Connie Belue, a registered nurse in Endoscopy at Hamilton Medical Center (HMC), recently received the DAISY Award for Extraordinary Nurses. The DAISY Award recognizes exemplary nursing excellence, and is the highest honor a nurse can receive at HMC.
Belue was nominated by a patient and by a patient's family member who mentioned her compassion, positive and caring nature, support of coworkers and focusing on little things to make patients and family members comfortable as reasons for the nomination.
"Connie is a nurse who always goes above and beyond for her patients and her fellow nurses," said LaDonna Gray, clinical manager. "Connie not only offers physical support but the emotional support that our patients need. Connie communicates with our patients on a personal level. It may seem like a small thing but when patients are met with the unknown they find comfort in her words and her actions. Connie is truly an exceptional nurse, and we at Hamilton Medical Center are very fortunate to have her on our team."
The award, presented in collaboration with the American Organization of Nurse Executives, is part of the DAISY Foundation's program to recognize the superhuman efforts nurses perform every day.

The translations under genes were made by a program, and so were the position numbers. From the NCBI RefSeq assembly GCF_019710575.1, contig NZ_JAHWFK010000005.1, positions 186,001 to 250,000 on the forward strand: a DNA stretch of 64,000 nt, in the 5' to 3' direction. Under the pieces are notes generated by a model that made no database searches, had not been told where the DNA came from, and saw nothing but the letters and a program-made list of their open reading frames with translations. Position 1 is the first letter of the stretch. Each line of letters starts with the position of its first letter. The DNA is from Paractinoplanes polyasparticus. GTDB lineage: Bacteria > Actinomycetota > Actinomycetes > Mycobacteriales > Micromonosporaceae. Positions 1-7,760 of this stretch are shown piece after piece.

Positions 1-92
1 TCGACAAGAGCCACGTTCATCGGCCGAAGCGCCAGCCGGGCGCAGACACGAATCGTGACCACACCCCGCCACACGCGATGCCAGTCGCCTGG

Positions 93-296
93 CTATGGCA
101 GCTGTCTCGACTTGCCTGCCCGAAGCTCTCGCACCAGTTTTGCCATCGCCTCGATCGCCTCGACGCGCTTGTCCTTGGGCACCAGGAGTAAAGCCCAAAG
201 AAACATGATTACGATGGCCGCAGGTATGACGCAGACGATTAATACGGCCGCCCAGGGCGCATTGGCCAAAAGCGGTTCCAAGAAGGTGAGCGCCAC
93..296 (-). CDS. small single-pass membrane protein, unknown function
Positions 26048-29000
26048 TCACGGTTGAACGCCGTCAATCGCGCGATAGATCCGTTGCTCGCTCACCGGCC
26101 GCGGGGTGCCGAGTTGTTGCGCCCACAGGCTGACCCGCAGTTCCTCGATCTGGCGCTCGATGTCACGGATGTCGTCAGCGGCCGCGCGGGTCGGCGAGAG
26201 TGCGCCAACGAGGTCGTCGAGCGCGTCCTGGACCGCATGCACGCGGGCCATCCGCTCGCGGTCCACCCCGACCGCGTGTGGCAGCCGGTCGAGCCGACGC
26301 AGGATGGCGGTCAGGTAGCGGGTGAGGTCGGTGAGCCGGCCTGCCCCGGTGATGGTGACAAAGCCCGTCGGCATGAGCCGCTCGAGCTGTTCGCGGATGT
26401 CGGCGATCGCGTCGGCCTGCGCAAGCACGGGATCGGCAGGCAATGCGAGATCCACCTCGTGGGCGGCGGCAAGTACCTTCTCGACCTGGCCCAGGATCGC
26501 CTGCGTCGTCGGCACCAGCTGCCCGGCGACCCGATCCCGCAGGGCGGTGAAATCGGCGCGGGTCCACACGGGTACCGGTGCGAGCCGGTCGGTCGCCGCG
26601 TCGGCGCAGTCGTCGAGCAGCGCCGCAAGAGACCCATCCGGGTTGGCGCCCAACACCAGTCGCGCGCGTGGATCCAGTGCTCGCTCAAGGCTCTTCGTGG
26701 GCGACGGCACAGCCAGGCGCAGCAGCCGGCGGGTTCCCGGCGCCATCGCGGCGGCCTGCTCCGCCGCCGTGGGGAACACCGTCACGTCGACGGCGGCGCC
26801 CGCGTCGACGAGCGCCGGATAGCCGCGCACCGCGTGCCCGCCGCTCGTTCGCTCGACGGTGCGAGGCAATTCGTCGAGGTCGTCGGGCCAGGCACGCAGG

DAISY Award recipients receive an honorary DAISY pin, a banner to display on their unit, an award certificate and the Healer's Touch, a hand-carved sculpture by the Shona tribe in Zimbabwe. The sculpture is especially meaningful because of the profound respect the Shona tribe gives to their traditional "healers." A Shona healer is affectionately regarded as a treasure by those they are caring for which describes exactly how the DAISY Foundation and Hamilton feel about nurses.
Thirteen other nurses were also nominated for the award. They include Christine Thomas, Laura Hernandez, Amber Johns, Joanna Cross, Kelsey Mitchell, Bambi Walker, Beth Strawbridge, Beth Bivens, Nina Smith, Gaby Diaz, Sharon Arp, Arilla Newman and Kaylee Johnson.
The not-for-profit DAISY Foundation is based in Glen Ellen, California, and was established by family members in memory of J. Patrick Barnes. Barnes died at the age of 33 in late 1999 from complications of Idiopathic Thrombocytopenic Purpura (ITP), a little known but not uncommon autoimmune disease. DAISY is an acronym for Diseases Attacking the Immune SYstem.